Measuring effectiveness of marketing investment is critical to any campaign that goes to market, and the scale of investment shouldn’t matter. In our industry, your investment should be considered by the strategist/creative/media planner’s as if it’s their own. From the outset your agency team should understand what needs to be done for your business/marketing/communication objectives to be deemed successful. And then deliver over and above.
The ultimate acknowledgement of effectiveness in our industry is the Effie Awards – a globally-recognised, peer-judged, showcase of extremely high-quality work delivered in local markets.
Each year the bar is raised, and 2021 is no exception. There are always our favourite entries - those that won our hearts, taught us something new and made us think “I wish I’d thought of that”. And every year we glean learnings and challenge our own thinking as we endeavour to continually produce exceptional, effective work for our clients.
A couple of things that stood out for us this year in the entries we judged, and how they relate to our own clients:
1. Dig for real insights
We can’t sit in our Ponsonby offices and pretend our kids live and breathe the same as those in South Auckland. We might have a lot of experience, do multiple CMI runs, and have access to WARC, but if we don’t create safe spaces to get inside our prime prospects’ hearts and minds and use our skills to distil down key insights that will help establish an idea, we are simply making up a story. Use of closed Facebook groups is one way to get into the heads of hard to understand the motivations of hard to reach audience. We conducted focus groups earlier this year to understand people’s relationships with their power companies. We can’t make this stuff up; we can’t be shy about understanding what we’re really dealing with to create the bones of an effective campaign.
2. Articulate your cause
If there’s one thing people are tired of reading about in a post Covid-era it’s how much money X company has made. Yes, we need sustainable businesses in our midst to ensure New Zealand succeeds, but don’t make this your ultimate end goal or reason for being. Our client BusinessDesk is all about the need to preserve the fourth estate and how critical it is to democracy, in a world of Kardashians and clickbait. Delivering subscriptions to their product simply helps sustain this. People buy into brands that stand for something. Many finalists focus on behavioural change and therefore human lives are their ROI – the value of saving lives or the betterment of society, which is incredibly compelling in the world we live.
3. Work with what makes your brand unique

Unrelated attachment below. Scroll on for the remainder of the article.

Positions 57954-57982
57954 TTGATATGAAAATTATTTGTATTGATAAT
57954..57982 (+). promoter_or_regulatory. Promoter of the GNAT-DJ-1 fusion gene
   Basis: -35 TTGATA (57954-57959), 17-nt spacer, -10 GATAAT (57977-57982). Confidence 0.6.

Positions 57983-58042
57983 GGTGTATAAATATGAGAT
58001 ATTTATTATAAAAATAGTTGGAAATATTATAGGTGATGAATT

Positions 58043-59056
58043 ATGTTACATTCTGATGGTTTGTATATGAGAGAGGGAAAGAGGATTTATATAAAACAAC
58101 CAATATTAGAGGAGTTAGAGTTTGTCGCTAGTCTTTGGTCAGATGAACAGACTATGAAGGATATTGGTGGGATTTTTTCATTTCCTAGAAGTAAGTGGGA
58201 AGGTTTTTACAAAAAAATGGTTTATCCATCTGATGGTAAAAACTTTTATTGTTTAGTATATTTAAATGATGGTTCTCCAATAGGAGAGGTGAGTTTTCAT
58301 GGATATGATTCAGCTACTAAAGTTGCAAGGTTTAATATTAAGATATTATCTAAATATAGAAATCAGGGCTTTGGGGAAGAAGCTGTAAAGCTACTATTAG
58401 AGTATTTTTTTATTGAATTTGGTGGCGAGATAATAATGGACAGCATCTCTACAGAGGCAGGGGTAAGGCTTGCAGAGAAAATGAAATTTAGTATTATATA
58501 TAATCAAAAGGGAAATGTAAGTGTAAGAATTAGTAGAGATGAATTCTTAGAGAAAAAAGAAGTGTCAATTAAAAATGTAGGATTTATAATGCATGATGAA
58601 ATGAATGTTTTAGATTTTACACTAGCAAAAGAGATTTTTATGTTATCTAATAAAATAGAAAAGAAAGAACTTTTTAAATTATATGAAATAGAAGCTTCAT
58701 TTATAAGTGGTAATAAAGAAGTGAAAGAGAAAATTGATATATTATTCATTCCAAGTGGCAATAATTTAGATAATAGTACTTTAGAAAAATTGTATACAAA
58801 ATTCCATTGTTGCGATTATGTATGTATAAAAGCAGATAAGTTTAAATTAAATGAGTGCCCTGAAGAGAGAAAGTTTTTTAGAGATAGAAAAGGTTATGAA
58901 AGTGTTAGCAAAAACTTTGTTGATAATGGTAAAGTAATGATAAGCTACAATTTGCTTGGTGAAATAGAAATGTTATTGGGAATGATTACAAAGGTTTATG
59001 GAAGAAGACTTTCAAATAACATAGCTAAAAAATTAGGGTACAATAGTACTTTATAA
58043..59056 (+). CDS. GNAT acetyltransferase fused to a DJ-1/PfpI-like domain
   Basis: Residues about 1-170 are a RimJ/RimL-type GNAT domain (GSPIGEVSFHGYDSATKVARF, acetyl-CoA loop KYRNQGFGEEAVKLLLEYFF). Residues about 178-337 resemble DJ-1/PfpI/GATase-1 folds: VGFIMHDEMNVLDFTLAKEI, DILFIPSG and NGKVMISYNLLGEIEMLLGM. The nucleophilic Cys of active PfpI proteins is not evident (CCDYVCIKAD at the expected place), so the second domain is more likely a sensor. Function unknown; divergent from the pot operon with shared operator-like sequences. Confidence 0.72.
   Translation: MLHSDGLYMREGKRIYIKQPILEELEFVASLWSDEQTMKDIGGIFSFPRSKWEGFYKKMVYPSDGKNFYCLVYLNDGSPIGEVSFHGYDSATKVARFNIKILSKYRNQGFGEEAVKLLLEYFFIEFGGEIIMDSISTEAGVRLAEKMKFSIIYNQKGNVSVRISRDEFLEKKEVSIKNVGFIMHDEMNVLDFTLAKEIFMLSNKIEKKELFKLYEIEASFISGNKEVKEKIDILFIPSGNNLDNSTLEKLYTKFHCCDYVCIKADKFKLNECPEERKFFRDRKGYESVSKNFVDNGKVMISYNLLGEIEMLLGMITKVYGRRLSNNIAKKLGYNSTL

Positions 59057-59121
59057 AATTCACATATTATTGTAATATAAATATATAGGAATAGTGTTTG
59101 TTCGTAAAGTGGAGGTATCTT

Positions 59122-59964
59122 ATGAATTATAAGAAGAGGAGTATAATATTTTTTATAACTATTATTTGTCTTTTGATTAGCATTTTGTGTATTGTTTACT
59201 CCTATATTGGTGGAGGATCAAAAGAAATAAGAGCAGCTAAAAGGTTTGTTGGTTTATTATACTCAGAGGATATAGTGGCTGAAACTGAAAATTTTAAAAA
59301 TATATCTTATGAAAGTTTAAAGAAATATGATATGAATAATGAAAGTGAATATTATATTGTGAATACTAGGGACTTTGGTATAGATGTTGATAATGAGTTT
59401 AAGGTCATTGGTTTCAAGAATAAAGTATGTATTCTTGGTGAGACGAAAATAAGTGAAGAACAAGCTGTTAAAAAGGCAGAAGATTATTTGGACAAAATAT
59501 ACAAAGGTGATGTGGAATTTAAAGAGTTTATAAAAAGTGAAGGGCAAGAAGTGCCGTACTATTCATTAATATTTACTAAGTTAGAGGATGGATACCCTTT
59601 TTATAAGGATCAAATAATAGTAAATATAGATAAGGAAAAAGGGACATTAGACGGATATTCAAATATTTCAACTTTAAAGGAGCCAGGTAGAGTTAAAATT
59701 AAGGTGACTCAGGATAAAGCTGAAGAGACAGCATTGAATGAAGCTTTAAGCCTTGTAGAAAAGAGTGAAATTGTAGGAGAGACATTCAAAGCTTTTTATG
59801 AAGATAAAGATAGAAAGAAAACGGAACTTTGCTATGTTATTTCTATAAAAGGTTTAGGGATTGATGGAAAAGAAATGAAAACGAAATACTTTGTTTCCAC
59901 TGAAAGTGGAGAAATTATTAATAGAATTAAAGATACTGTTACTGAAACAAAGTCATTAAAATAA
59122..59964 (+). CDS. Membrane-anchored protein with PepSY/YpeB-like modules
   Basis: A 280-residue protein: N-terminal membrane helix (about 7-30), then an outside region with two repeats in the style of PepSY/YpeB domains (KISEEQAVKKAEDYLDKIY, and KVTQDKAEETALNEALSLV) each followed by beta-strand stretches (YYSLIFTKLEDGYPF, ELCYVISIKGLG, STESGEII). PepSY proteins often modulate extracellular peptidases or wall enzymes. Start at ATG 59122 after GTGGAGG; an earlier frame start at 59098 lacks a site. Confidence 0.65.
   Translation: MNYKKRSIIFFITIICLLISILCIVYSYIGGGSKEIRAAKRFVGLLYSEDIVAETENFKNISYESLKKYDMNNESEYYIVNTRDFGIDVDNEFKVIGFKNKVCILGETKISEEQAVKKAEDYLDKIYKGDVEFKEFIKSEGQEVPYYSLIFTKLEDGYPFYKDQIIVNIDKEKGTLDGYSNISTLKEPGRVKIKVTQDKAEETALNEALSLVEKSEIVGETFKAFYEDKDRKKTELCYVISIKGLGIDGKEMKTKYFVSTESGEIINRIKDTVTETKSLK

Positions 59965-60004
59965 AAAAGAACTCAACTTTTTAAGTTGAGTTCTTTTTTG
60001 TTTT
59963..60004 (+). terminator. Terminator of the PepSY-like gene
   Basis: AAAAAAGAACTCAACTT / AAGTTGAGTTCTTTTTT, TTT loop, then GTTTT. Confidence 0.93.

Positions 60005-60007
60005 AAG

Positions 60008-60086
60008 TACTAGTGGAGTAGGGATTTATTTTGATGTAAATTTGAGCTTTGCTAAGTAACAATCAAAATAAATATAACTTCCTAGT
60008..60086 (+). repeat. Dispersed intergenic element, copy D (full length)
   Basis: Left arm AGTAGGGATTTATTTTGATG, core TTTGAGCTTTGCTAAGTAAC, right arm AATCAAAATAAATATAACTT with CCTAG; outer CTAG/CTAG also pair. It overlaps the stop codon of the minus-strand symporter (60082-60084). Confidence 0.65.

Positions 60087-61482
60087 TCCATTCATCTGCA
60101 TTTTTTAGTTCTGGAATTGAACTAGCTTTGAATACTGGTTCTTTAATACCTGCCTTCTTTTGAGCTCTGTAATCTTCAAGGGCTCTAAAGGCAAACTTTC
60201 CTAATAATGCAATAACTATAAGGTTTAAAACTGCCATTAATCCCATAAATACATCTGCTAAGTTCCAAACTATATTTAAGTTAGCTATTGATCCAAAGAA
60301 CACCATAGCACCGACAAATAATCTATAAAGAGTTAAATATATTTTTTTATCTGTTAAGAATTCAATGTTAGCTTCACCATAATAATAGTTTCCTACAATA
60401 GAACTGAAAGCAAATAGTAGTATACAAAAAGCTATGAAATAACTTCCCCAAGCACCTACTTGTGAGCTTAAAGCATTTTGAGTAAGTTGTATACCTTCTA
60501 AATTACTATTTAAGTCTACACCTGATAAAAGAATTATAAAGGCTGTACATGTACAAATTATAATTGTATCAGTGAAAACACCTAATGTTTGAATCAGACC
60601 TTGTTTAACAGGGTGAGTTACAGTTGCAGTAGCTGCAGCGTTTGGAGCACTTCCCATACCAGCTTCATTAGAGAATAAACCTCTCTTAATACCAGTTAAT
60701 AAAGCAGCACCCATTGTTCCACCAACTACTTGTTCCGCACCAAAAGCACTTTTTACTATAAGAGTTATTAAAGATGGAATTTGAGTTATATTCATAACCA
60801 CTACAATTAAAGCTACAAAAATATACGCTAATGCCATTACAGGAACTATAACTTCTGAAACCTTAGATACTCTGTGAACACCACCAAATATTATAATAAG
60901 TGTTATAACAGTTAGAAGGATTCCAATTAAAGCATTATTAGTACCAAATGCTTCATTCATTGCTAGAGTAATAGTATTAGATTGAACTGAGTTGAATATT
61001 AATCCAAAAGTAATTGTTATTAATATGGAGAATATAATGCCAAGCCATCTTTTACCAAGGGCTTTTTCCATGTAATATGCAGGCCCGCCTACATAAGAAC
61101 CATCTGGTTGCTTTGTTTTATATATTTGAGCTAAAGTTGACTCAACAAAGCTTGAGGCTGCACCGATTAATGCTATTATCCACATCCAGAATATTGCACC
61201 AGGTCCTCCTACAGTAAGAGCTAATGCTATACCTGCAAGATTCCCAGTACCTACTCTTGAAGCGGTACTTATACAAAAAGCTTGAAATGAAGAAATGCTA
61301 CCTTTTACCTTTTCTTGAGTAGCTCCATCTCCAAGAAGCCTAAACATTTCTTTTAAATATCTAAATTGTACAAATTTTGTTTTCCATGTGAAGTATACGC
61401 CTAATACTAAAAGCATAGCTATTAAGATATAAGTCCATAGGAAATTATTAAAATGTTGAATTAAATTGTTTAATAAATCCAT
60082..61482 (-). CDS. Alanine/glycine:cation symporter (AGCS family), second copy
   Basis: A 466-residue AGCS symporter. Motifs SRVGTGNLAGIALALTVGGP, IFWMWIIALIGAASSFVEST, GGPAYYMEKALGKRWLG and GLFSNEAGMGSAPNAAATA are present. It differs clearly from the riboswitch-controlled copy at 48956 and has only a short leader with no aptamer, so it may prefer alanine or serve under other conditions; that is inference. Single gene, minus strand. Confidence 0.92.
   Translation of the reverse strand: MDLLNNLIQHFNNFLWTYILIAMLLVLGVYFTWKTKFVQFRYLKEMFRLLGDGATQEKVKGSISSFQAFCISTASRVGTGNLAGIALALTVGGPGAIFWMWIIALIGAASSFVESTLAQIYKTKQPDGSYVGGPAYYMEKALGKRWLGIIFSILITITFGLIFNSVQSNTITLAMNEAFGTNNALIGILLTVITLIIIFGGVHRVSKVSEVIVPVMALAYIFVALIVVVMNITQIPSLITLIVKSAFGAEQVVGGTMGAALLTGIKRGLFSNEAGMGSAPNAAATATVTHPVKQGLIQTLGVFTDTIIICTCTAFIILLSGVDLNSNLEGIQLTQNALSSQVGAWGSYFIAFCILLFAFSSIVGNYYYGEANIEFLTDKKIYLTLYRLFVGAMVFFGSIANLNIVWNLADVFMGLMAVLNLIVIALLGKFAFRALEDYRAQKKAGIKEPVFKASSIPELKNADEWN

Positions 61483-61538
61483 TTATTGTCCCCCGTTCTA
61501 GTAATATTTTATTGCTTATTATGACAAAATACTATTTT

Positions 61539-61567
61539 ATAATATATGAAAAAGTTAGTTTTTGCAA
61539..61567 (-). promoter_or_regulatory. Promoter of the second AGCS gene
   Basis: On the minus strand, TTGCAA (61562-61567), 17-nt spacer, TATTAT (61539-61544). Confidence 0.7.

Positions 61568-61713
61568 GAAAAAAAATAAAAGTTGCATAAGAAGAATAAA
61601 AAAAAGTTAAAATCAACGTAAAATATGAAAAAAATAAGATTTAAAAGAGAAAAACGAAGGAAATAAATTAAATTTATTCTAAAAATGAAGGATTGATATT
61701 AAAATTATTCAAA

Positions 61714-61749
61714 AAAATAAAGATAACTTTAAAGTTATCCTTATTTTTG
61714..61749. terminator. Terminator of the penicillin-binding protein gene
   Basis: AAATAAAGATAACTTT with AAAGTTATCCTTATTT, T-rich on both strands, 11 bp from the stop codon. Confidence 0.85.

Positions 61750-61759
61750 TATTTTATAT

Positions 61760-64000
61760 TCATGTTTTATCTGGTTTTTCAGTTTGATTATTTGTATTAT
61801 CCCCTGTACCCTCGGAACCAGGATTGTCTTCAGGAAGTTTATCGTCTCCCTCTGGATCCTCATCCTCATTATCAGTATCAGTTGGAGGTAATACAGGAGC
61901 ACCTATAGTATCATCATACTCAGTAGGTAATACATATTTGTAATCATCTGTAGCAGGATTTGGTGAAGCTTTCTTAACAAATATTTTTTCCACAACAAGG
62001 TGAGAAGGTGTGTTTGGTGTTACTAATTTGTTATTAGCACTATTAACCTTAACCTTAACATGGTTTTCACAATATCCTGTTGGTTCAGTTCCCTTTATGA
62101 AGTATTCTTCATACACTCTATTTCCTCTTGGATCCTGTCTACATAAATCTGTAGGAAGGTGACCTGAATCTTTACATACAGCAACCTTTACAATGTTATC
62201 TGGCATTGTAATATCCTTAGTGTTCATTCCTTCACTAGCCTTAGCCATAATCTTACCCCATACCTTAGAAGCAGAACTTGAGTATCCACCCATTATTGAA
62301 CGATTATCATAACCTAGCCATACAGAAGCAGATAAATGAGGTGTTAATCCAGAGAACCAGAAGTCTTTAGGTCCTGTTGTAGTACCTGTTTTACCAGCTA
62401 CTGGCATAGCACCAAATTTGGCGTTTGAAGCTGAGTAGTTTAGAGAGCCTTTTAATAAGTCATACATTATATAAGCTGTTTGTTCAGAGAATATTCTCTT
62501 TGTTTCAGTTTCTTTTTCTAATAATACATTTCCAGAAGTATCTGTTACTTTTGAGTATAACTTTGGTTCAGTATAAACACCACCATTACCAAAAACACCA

Consumers’ lives have become so cluttered with choice resulting in the struggle for brands to grow or even survive. Historic brands that have to reinvent themselves in categories that are becoming harder to win impress us when they go back to timeless truths. What are your own hidden gems? Our client Instant Finance’s latest brand campaign uses its I and F characters that have been around for 50 years to highlight its ability to make (what seems) the impossible, possible.
4. Integrate everything
The best entries always show strategy, media, and creative working together as a well-rehearsed orchestra. An idea is not a script or a media plan. An idea is a thought that leads to a seamless communications and creative strategy and can be fully leveraged across all executions and channels. Recognising media’s influence is critical e.g., does the idea work in a 15” video? Long form content is only workable if it’s an exceptional story that will engage people to the last second. A brilliant example of integration is our own Silver Effie award winner for Tourism NZ’s Freedom Camping – the idea was to build a Wi-Fi network from the ground up to enable our illusive audience to still connect to the ‘gram, and in turn using it to target them with our message.
5. Ask how current your solution is
Now more than ever we’re being forced to adapt to new norms and marketing is no different. Reinventing eCommerce offerings, being agile when facing lockdowns, chasing revenue holes with new ideas are all part of being effective marketers. Recognising the changing face of New Zealand consumers is critical in this and diversity is now a hygiene factor. It’s easy to roll out old classic ads that everyone loves, but if they don’t accurately reflect the changing face of Kiwis, think about a smart twist to create inclusivity to make your brand more current.
Roll on award night, we are eager to see the results of the efforts of the incredibly talented industry we are part of in New Zealand.